Scripture Union taught me the discipline of daily Bible reading..."John Stott,
Scripture taken from the Holy Bible, NEW INTERNATIONAL VERSION. Copyright © 1973, 1978, 1984 International Bible Society. All rights reserved throughout the world. Used by permission of International Bible Society.
First we have the heart-warming story of the paralytic and his four friends with their stop-at-nothing faith which ends with him marching off carrying his bed. In the middle of this comes the story of the grumpy scribes who need to learn that Jesus has authority to forgive sins without recourse to the elaborate requirements of the temple cult. The two stories come together in Jesus’ teasing question, “Which is easier…”? The answer surely is “neither.” Both are equally easy to say and, in fact, they are two ways of saying the same thing. As fallen human beings we are subject to both sin and death, and Jesus has come to set us free from both.
Like Jesus’ other mighty works, the healing of the paralyzed man shows that through him there is forgiveness of sins. Today we have this assurance not merely because of the healing miracles but especially because of the greatest miracle of all: the resurrection of Jesus himself. The miracles may be seen as a foretaste of the resurrection, and the resurrection of Jesus as a pointer to the resurrection of all God’s people. The Church is now sent by the risen Christ to offer the forgiveness of sins in his name. The forgiveness of sins carries with it a promise that we shall, in God’s good time, participate in the resurrection of all God’s people, when death will be no more and all sickness and pain will be done away with (Rev. 21:4).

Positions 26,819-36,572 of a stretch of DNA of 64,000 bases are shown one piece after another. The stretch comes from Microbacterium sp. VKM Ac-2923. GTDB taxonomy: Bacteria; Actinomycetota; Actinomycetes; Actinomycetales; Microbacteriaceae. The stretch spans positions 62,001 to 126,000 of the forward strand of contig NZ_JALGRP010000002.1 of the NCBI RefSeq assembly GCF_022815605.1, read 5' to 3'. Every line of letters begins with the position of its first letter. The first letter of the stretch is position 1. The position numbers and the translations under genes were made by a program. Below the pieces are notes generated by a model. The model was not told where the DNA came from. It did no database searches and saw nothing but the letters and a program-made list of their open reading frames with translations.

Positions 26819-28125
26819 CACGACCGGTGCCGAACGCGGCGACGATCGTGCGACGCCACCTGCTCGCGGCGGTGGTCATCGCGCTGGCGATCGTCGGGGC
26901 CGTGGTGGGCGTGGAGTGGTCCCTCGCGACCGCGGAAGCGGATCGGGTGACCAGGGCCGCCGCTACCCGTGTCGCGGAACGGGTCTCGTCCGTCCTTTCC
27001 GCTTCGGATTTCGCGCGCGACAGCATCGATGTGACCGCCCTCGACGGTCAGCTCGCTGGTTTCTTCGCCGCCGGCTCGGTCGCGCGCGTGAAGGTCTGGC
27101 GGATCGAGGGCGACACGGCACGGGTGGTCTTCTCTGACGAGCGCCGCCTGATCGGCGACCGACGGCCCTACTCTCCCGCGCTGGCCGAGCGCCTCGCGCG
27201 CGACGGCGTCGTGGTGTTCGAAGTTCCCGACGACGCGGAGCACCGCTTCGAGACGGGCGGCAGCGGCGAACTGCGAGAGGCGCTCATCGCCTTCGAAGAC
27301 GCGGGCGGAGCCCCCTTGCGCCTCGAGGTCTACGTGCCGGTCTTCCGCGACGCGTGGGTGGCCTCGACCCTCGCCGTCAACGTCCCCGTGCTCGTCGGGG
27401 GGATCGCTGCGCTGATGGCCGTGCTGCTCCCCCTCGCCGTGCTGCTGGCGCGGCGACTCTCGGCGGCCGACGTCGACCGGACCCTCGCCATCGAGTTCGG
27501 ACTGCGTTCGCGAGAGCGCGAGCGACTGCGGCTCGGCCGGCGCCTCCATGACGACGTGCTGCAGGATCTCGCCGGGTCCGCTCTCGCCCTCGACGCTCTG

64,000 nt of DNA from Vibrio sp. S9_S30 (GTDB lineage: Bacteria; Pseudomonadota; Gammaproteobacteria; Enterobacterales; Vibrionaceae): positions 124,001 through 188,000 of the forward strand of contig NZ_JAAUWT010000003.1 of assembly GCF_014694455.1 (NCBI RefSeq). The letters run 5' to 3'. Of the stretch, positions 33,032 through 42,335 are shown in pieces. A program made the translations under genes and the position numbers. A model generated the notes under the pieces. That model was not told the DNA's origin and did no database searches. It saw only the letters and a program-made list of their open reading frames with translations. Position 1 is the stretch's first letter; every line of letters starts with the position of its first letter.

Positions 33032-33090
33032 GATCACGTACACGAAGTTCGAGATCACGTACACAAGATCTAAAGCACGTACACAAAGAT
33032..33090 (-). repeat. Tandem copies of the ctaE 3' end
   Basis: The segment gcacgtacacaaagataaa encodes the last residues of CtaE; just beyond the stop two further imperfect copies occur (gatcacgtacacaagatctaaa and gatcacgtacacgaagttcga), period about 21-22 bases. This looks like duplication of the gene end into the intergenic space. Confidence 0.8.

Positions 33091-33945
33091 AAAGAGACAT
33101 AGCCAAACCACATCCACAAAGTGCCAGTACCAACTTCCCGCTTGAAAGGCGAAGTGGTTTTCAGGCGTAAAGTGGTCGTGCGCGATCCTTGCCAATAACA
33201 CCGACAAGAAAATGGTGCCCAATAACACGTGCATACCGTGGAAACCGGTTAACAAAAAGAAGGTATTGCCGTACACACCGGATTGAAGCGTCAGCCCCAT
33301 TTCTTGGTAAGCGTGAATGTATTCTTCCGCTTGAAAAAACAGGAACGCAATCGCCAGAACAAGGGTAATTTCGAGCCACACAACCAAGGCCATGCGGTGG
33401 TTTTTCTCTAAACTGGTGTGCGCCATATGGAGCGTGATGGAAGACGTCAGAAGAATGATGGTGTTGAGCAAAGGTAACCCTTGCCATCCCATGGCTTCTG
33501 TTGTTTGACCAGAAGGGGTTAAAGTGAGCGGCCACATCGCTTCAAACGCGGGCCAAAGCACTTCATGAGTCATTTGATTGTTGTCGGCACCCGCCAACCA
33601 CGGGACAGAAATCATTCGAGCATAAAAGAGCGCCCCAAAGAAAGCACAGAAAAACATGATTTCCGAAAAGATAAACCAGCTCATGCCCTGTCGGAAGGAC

Stop-at-nothing faith is still occasionally rewarded with miracles of healing. The Church’s task is not to promise miracles but to declare that the Son of Man still has authority on earth to forgive sins, with the promise that those whom he justifies he will also glorify (Rom. 8:30).